Bryse Wilson finally came to the end of his run with the Braves this year. He was traded to Pittsburgh with minor league pitcher Ricky DeVito for Richard Rodriguez on Deadline Day. I’ll get to some thoughts on the trade in a minute. But first, a look at his season.
With the Braves this year, he started eight games and went 2-3 with a 5.88 ERA (5.67 FIP), a 1.69 WHIP and 23 strikeouts to 12 walks. None of that is great, obviously. His best game of the year for the Braves would probably be his May 22 start against his future team. He allowed just a single run on five hits over 6.2 innings in a 6-1 win. He only threw up a couple of stinkers, in my opinion, but they were both among his final three starts as a Brave: 4 IP, 8 H, 5 R in a June 20 loss to St. Louis; 2 IP, 4 H, 5 R, 4 BB in the suspended game against San Diego (his part in it came on July 21). He pitched OK in Triple-A for the most part, but between he and Kyle Wright, the Braves essentially had a couple of AAAA starters. Wilson was wildly impressive in Game 4 of the 2020 NLCS (a solo homer and a walk were the only two baserunners he allowed over six innings against that Dodgers lineup in a performance that I still almost can’t believe happened despite the fact that I watched it), but there just wasn’t a whole lot else to tangibly grab onto to signify that Bryse might’ve been about to turn the corner. He and Wright were clear trade fodder headed into the deadline, and my guess is that Pittsburgh was offered their choice of the pair when it came time to get the Rodriguez deal done.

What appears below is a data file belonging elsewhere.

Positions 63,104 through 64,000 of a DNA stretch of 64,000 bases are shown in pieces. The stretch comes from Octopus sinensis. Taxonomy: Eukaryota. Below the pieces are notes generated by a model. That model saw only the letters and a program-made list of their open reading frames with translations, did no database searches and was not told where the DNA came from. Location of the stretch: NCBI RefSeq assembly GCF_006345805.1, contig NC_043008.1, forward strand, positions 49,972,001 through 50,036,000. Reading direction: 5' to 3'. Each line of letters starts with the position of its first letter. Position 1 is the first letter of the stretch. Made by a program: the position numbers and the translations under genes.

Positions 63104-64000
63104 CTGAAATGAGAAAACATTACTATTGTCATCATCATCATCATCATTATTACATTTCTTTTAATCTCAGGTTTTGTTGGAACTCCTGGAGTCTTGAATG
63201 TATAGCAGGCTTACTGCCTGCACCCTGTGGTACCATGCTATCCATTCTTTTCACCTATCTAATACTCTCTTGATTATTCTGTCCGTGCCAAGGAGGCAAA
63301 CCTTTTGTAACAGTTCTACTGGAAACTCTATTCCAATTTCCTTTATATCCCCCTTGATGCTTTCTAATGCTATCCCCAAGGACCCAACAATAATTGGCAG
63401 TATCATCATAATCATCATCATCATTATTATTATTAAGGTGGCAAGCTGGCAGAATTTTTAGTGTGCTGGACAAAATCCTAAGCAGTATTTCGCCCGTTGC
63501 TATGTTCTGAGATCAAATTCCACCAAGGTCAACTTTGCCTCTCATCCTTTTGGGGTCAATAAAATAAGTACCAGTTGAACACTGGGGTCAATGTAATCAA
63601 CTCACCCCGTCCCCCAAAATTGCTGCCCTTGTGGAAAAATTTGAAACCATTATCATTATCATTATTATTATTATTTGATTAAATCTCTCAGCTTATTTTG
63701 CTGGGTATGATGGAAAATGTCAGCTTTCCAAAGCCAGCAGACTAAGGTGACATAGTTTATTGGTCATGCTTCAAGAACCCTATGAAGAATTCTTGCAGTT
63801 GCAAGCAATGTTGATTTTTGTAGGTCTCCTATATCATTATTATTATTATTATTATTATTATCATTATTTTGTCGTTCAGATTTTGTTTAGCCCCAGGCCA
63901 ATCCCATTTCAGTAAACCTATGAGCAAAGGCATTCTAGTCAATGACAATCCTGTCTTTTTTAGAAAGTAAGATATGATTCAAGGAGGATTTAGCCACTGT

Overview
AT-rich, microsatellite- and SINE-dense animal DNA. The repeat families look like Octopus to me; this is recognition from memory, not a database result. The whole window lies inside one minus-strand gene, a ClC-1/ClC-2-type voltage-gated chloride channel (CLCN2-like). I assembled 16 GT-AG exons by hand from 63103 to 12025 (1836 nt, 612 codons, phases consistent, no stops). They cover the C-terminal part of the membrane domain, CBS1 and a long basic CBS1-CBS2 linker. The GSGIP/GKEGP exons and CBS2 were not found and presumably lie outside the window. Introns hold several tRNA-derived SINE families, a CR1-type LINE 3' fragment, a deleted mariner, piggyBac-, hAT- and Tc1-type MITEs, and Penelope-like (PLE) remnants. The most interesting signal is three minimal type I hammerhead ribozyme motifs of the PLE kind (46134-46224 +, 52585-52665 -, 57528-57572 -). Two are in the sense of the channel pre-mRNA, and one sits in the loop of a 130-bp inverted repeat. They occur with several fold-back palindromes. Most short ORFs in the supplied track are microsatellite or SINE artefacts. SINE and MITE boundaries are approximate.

Wilson was better after the move, dropping his WHIP to 1.24 and his ERA to 4.91 over an equal number of starts (8). Still nothing to write home about, but one hopes that a more permanent spot in a major league rotation will do him some good.
Some will surely wonder whether the trade was worth it given that Rodriguez turned into a bust and a non-tender, and the bullpen righted itself down the stretch without him. I was very much in favor of the trade at the time, but even now, I’m not overly broken up about Wilson being gone. At least one of Wright and Wilson was bound to be traded, and given Wright’s end-of-season resurgence in Gwinnett and performance in the World Series, it looks (at least for now) like the Braves either chose correctly or lucked out that Pittsburgh didn’t choose Wright over Wilson. Time will tell, but even if Wilson blossoms in Pittsburgh, it’s certainly no guarantee that he would have here. (As an aside, I do realize that I left DeVito out of my calculations here. I tend to leave the prospect prognostications to other folks, but he seems to be a lottery-ticket type. And due to injury, he’s a lottery-ticket type who has yet to throw a pitch for the Pirates organization in a competitive game.)
Still, it will be interesting to keep an eye on Wilson going forward. I don’t think it’s out of the question that he could develop into a back-of-the-rotation starter for the Pirates, and I personally will be rooting for him in that regard.